Before the show began, the queue wound its way through the graveyard of Christ Church Downend. A decent amount of people still masked and keeping a polite distance. One woman turned to another and asked "have you read Where the Crawdads Sing yet?". The utterly delightful CARRIVICK SISTERS hadn't so much as plucked a string yet here were all of themes you needed. Right there: lost America, a love of the natural world, a bit of heartbreak, the merest smattering of death, delivered in the most perfect English stylings you're likely to see.

And so it proved. Twins Laura and Charlotte Carrivick have been playing their folk inflected bluegrass for over ten years. Six albums in, and they are insanely brilliant, full of love and longing. Just about as lovely as anything that Downend Folk Club has ever seen.

In proper bluegrass style, the sisters stand around a grand, single microphone, stepping forward when required, then falling back to harmonise and join seamlessly together. Banjo and fiddle or mandolin or guitar perfectly compliment Laura's voice as she tenderly relays old-timey standards and is-this-an-old-one new ones. Her voice is timeless; pure and simple, heartfelt and road-weary. When she sings, suburban Bristol falls away and vast American vistas can be seen in its place. Dusty highways and dustier saloon bars replace the pews and craft beer; she takes us somewhere else entirely.

All the more remarkable really because her sister, Charlotte, is practically out of action, a cold reducing her normal voice to a husky, backing vocal croak. She makes do by throwing extravagant rock star shapes whilst thrashing her mandolin instead. Or constructing clever, lightning fast guitar runs. The sisters laugh, re-start songs, swap instruments, talk over one another, tell rambling stories about over-wintering hedgehogs, laugh again and, pretty obviously, have the best of times.

With Charlotte's voice betraying her, the set is carefully curated to allow Laura to sing everything instead. Songs from their other bands - Midnight Skyracer and Cardboard Fox - are dusted off, old tunes are played with joyful abandon and a selection of covers show just how superb these two are.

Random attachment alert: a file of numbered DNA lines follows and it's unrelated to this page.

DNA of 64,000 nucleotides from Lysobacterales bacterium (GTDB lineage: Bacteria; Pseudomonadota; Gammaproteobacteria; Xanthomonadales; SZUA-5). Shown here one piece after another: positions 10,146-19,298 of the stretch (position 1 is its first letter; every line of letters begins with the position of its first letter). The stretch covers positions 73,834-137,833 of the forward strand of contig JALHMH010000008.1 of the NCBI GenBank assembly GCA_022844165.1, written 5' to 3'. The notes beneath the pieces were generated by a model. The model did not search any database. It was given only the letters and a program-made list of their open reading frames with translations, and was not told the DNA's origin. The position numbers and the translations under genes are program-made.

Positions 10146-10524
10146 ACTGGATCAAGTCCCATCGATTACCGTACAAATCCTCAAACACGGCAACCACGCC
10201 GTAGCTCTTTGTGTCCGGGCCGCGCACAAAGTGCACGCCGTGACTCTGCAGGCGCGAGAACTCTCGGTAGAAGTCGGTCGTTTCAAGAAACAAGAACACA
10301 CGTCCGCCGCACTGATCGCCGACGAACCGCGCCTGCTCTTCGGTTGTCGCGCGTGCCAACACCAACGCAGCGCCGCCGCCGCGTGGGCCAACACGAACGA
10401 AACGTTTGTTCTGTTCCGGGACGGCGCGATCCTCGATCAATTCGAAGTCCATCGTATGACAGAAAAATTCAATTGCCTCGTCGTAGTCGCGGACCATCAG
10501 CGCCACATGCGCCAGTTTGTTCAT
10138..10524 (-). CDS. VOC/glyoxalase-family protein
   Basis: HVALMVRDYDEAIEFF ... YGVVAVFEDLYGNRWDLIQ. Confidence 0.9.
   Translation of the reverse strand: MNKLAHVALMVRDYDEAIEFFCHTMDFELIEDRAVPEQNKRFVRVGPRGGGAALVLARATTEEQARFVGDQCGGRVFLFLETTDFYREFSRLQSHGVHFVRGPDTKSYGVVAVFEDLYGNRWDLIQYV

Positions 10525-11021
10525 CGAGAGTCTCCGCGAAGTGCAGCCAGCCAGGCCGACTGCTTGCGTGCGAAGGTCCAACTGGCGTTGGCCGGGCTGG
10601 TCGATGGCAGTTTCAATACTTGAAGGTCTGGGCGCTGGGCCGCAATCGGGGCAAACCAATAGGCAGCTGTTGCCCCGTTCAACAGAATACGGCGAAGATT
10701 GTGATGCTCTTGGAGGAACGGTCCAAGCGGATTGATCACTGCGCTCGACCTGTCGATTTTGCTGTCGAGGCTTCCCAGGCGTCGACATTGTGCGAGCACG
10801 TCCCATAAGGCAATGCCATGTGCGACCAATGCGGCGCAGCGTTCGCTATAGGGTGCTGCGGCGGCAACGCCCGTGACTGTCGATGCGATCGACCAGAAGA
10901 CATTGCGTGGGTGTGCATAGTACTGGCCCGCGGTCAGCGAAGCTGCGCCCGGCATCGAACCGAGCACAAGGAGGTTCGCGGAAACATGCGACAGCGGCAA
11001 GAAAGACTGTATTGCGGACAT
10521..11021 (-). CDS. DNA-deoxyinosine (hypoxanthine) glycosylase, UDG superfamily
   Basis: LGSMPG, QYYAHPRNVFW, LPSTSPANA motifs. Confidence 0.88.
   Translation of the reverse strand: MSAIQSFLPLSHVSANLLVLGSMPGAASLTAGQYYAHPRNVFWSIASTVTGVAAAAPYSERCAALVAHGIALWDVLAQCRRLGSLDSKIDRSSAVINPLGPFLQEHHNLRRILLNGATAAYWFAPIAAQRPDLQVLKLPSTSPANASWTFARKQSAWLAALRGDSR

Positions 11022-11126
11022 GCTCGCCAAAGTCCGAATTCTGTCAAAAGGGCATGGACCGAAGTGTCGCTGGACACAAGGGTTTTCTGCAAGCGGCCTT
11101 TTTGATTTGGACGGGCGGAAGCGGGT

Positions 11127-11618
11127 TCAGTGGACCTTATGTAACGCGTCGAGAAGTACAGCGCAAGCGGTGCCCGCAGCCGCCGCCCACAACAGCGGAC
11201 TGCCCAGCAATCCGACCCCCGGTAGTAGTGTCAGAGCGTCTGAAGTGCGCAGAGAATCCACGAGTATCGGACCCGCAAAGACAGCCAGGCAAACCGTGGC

If you're going to play bluegrass two of the touchstones are Emmylou Harris and Gillian Welch. In their first set of the evening, The Carrivick Sisters play Emmylou's One of These Days and both Annabelle and Dear Someone by Welch. All three are perfect. Add a dash of Buck Owens, some glorious fiddle playing,  and there's no doubt that, even with one vocalist, The Carrivick Sisters are as authentic a bluegrass band as any from Devon could possibly be.

In a set of highlights, the cowboy swing of I Love You Honey zips along, bouncing jauntily, whilst If You Asked Me is a love song for those that don't want mushy romance. Breathtaking tunes Crate 223 and Making Horses have toes tapping, and a Dobro-drenched version of Midnight Skyracer's Virginia Rose is all virtuosity, good-natured humour and an abundance of brilliance.

Before that, THE LAST INKLINGS play a short, five song set. As befits a band who made up, in part, the fantastic Kadia, they intricately weave a spectral atmosphere with a cello and mandolin. Beautiful harmonies tell complicated folk tales of car crashes, hauntings and the last lullaby. Leonardo Mackenzie's cello is utterly lush; not "Bristol lush" but properly lush; deep and pastoral. Why don't more folk bands use it? In a twinkling they disappear, leaving only the ghost of their delicate songs.

If the woman in the graveyard ever does read Where the Crawdads Sing, she’ll find a story of beautiful Americana where adversity is overcome and the whole thing ends in pure delight. Quite similar to this evening really.

Words: Gavin McNamara
Photo: Barry Savell